Methodist Church, Skibbereen


Skibbereen had a large and active Methodist community from early in the 1800s. However, that community dwindled substantially in the latter decades of the twentieth century.

John Bredin, a Methodist Preacher stationed in Cork City, is credited with bringing Methodism to Skibbereen. In 1779 he literally rode into town and announced that he intended to hold a service.

The early evangelists of the Established Church were well received and had good congregations in Skibbereen, but the results of preaching were poor. Twenty years after the first service there were only forty-eight members in a district that covered much of West Cork. In 1798 it was decided that it was necessary to have a resident preacher in the Skibbereen area and the man appointed was John Hamilton. The following year he was joined by Henry Deery and between them they firmly established Methodism in Skibbereen, Ballydehob, Bantry, Lissacha and Schull.

The interior of the Methodist Church before it was converted into a restaurant.

In the early years meetings were held at various location around Skibbereen and it was 1802 before the first Methodist chapel was built. We don’t know for sure where that building was but it may have been along the quay, behind Bridge Street.

In 1803 a church on Captain Evans’ land in Aughadown was built, and the following year a church was opened in Bantry. Chapels were built in Ballydehob and Schull about 1825, and by 1830 Durrus and Lissacaha had chapels also.

The original church in Aughadown fell into disuse in the 1860s and a new church opened on 28 October 1877 on a different site. The original chapel in Ballydehob was replaced by a new one in 1891. The chapel in Schull was taken down in 1882 and a new one built on the same site.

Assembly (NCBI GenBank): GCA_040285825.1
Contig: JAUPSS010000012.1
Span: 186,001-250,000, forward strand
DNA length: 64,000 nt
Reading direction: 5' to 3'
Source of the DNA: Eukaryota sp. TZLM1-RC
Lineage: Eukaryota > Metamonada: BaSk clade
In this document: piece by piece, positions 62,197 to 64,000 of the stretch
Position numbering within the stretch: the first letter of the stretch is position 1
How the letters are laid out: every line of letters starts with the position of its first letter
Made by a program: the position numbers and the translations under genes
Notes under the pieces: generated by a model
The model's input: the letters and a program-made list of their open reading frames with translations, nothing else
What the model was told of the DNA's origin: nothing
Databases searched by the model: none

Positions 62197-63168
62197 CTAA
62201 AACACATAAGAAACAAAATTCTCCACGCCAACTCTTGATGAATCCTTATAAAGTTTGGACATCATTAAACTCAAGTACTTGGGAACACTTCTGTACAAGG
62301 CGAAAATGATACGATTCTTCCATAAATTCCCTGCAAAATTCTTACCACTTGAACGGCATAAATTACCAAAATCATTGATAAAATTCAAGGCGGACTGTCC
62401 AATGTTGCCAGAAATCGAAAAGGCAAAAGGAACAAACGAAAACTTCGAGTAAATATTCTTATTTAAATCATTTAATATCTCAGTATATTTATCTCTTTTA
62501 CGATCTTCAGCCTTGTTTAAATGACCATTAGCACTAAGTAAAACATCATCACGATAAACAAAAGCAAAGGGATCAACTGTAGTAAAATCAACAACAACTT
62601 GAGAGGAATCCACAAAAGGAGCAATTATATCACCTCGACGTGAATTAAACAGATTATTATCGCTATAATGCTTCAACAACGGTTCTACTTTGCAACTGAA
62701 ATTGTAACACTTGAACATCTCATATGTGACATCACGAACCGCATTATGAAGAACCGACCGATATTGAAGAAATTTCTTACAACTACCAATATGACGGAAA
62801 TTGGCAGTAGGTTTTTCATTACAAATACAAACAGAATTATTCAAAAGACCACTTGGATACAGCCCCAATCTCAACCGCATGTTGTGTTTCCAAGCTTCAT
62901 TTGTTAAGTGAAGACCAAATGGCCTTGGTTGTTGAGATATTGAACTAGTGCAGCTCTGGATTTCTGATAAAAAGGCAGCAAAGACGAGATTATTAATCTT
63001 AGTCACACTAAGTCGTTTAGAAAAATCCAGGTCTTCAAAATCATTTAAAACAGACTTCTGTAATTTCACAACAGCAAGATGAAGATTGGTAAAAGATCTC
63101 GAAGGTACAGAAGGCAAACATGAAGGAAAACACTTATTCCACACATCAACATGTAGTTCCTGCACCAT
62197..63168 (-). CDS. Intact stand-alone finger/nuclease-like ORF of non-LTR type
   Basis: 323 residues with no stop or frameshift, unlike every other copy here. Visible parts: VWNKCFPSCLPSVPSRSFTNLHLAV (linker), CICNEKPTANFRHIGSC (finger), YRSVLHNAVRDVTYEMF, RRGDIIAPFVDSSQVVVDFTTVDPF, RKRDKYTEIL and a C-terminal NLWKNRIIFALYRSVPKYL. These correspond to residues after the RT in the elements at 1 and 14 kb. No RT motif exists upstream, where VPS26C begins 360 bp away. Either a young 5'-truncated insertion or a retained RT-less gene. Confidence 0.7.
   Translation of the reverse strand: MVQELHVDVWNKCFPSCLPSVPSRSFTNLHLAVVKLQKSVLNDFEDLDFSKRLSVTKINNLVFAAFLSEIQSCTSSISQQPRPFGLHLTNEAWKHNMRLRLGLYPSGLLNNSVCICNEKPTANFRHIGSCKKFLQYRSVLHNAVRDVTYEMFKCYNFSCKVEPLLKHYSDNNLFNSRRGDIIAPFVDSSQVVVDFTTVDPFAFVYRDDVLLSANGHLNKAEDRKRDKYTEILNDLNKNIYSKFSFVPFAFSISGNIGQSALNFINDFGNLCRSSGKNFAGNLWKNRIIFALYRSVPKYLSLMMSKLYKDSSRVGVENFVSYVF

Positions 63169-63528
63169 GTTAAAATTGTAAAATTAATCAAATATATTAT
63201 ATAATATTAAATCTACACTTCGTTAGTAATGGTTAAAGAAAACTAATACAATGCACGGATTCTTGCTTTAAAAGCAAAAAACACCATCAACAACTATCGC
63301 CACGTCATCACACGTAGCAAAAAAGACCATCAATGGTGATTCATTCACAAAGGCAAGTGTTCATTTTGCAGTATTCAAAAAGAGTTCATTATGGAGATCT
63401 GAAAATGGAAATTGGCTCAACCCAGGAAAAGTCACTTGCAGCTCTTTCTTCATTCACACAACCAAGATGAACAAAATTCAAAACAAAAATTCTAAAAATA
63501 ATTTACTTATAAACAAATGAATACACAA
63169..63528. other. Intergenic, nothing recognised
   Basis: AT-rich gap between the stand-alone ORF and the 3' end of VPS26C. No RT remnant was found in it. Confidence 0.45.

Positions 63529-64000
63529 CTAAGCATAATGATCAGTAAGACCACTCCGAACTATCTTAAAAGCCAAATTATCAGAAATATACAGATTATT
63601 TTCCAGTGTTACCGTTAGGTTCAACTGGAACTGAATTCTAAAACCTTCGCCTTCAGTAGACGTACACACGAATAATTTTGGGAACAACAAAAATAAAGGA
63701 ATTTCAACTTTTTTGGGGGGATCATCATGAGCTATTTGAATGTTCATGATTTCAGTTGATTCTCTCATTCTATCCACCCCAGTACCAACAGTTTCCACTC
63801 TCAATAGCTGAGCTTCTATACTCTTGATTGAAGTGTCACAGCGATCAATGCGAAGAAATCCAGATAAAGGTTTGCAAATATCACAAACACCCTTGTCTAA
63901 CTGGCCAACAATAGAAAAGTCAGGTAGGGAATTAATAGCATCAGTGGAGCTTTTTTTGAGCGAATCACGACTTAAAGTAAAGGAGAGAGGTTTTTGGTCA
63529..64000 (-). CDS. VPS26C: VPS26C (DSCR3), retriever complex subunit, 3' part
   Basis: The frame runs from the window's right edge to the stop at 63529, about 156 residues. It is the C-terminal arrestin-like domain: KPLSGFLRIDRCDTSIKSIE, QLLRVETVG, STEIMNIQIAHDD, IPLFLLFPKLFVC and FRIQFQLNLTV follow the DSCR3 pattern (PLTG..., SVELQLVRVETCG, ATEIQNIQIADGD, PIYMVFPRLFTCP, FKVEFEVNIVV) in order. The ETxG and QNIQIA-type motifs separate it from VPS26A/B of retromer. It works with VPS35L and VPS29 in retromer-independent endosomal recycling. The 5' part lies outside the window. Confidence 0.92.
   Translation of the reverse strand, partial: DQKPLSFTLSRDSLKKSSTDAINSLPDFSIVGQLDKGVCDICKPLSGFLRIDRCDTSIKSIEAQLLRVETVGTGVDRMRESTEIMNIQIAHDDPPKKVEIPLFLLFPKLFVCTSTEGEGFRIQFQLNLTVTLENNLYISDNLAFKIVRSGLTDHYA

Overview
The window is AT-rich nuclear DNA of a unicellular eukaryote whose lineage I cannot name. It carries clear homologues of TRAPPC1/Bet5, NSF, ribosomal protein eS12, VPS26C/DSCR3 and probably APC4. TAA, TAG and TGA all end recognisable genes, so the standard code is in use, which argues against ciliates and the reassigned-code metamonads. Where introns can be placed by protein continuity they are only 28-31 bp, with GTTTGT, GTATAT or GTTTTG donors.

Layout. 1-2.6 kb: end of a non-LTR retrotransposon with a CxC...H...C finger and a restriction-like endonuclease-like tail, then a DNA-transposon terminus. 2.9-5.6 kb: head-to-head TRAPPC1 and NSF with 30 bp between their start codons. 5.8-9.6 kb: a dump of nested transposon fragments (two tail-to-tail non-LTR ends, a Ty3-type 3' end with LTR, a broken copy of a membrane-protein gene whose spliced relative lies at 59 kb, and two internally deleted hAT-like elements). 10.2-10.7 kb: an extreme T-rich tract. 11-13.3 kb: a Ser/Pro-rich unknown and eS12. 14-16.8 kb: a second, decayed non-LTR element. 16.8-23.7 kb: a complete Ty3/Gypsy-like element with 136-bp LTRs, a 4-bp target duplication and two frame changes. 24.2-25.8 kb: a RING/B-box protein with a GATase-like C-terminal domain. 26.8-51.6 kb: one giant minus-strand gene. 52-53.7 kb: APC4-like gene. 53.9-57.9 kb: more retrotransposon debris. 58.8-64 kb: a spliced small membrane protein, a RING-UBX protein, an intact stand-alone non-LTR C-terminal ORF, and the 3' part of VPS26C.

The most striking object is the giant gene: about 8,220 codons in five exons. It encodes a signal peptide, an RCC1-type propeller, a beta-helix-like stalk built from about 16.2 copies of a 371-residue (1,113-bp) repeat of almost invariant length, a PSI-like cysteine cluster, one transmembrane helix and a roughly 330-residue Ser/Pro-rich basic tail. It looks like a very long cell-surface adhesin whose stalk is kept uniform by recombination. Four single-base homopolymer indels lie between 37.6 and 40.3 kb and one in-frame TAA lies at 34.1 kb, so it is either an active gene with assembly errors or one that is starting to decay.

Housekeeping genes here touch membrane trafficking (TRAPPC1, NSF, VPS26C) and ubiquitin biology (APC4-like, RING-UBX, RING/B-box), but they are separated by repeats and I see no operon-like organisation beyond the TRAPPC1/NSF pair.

Members of Skibbereen Fire Brigade fight the devastating fire which completely destroyed the Church Restaurant, Skibbereen, on the evening of Sunday 9 April 2006.

In 1816 there was a split in Methodism and while most of the community in Skibbereen followed the rulings of Conference, a community of the Society of Primitive Wesleyan Methodists was formed.

In the early 1820s two Methodist churches were built in Skibbereen town and for a number of years we had the unusual situation in a small rural West Cork town of having two Methodist Churches, each with its own Minister.

In 1821 a church was built, and we think that was on the site in Bridge Street where a bigger church was built in 1833. That is now the site of the Church Restaurant.

The interior of the Church Restaurant in ruins following the devastating fire of 9 April 2006.

A second Methodist Church was built in North Street, down the porch behind what is now Romie O’Donovan’s Funeral Home. The building later became the garage owned by W.G. Wood.

In 1832 there was a reconciliation between the two Methodist communities and a new church was built in Skibbereen to accommodate the now significant congregation. This new church replaced the one on Bridge Street.